Brown Chicken Stock

Preparation info

  • Difficulty


  • yield:

    8 quarts

Appears in


By James Peterson

Published 1991

  • About

Brown chicken stock is especially useful in kitchens where it is not practical to prepare beef and/or veal glazes and stocks. If the kitchen does not generate enough chicken carcasses for the stock, most wholesale butchers will deliver chicken carcasses at a nominal cost. Chicken wings and drumsticks are inexpensive and more flavorful than carcasses or backs.

Brown chicken stock can be used for deglazing sauté pans and roasting pans and as a base for more concentrated, specialized stocks such as game or pigeon. It is good to have brown chicken stock on hand to use as a thinner for sauces that may have become too reduced.


chicken carcasses, drumsticks, or wings 12 lb 6 kg
onions, 2 medium, coarsely chopped 1 lb 500 g
carrots, 2 medium, coarsely chopped 8 oz 250 g
celery, 1 stalk, sectioned 3 oz 100 g
cold chicken stock or water 1 qt 1 L
cold water 8 qt 8 L
bouquet garni (1 bay leaf, 1 large bunch fresh thyme, 1 handful tarragon stems, 1 bunch parsley, preferably with roots) 1 1


  1. Preheat the oven to 400°F (200°C).
  2. Thoroughly rinse the chicken carcasses with cold water. Give them a sniff to make sure they are fresh. Drain them well. Trim any excess fat off the carcasses. Cut off the tails, which are attached to the backs, and break up the carcasses. Spread the carcasses, onions, carrots, and celery over the bottom of a large roasting pan in a single layer. (If the chicken is heaped up in the pan, it will not brown. Conversely, if sections of the roasting pan remain exposed, the juices are liable to burn.)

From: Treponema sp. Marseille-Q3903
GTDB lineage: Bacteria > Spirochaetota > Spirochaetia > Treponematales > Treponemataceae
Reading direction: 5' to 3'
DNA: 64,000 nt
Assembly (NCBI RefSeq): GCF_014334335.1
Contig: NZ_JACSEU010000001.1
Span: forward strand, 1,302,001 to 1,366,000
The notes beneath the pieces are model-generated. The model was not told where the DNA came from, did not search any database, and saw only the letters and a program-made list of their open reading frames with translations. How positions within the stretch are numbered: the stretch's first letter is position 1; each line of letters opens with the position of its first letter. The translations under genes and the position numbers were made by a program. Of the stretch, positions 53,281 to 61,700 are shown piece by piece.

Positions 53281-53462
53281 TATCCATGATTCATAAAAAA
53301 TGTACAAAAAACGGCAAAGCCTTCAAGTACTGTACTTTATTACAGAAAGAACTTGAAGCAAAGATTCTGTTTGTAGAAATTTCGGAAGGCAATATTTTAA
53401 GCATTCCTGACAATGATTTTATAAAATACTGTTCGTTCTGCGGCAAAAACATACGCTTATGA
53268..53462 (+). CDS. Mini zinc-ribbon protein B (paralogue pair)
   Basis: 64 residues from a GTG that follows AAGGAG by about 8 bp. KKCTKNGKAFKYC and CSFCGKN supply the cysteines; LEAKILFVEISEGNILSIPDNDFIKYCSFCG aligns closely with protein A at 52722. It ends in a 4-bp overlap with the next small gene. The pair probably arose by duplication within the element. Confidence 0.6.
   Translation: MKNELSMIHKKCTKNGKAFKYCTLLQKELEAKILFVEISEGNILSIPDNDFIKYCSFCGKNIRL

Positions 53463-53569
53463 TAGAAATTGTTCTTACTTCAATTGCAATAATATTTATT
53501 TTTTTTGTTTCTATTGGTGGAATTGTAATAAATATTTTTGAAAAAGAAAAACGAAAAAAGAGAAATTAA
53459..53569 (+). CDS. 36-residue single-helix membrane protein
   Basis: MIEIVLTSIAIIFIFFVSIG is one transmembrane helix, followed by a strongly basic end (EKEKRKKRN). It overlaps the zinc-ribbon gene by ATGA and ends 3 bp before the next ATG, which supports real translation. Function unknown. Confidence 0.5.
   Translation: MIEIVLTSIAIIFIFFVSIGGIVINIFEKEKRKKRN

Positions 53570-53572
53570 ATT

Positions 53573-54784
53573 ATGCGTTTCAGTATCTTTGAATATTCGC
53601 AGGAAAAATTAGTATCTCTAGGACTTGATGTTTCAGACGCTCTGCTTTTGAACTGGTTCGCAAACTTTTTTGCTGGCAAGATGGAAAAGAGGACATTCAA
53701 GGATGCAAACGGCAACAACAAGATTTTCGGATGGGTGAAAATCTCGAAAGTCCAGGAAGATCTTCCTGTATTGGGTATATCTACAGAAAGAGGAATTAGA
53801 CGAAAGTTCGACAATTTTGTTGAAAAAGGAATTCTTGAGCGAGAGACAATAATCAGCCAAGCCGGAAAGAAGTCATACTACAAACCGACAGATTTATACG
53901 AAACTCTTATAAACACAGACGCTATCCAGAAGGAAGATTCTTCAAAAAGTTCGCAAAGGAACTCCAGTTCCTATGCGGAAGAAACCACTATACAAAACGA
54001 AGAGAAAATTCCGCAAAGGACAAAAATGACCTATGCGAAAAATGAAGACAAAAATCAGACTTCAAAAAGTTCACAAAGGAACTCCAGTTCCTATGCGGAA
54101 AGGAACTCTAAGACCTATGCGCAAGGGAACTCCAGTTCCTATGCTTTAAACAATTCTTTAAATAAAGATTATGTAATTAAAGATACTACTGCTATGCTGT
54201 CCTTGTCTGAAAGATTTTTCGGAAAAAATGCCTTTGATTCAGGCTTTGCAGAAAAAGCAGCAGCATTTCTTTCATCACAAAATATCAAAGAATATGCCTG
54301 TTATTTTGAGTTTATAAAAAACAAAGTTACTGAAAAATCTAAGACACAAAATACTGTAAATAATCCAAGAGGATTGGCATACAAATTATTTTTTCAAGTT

3. Roast the chicken and vegetables. (A)

    Check after about 30 minutes. The chicken should be golden brown on top. Stir with a wooden spoon and continue roasting.

  4. After 30 to 90 minutes of roasting, when the pieces of chicken are completely browned and any juices have caramelized on the bottom of the roasting pan, remove the pan from the oven and remove the chicken and vegetables from the pan. Place the pan on top of the stove. (B)

  5. If there is a large amount of rendered chicken fat in the bottom of the roasting pan, ladle it off. Add 1 quart (1 liter) cold stock or water to the roasting pan and turn the heat under it to high. Scrape the bottom of the roasting pan with a wooden spoon to dissolve the caramelized juices.
  6. Carefully transfer the browned chicken parts and vegetables to a 25-quart (22 liter) stockpot, along with the deglazing liquid. Add the remaining cold water and the bouquet garni to the pot. (C)

    Push the bouquet garni down into the pot with the back of a ladle so it does not keep floating to the top.

  7. Gently bring the stock to a slow simmer. Do not let it boil. Keep the pot to one side of the heat source so any scum or froth is pushed to one side and is easier to skim; skim the stock regularly with a ladle to remove fat and scum. (D)

    After about 40 minutes, most of the excess fat should be gone.

  8. Cook the stock for a total of 3 hours. Do not cover the pot at any point.
  9. Strain the finished stock first through a coarse chinois, then through a fine chinois. Do not press on the solids while they are draining, or the stock may cloud. Let the stock cool at room temperature and then in an ice bath before refrigerating.
  10. After the stock has completely cooled, any remaining fat will have congealed on its surface. Carefully scrape it off with a metal spoon. (E)

    Brown chicken stock will keep for 5 days in the refrigerator. If it needs to be kept longer, bring it to a simmer for 10 minutes, skim, and quickly cool. It will keep for another 5 days.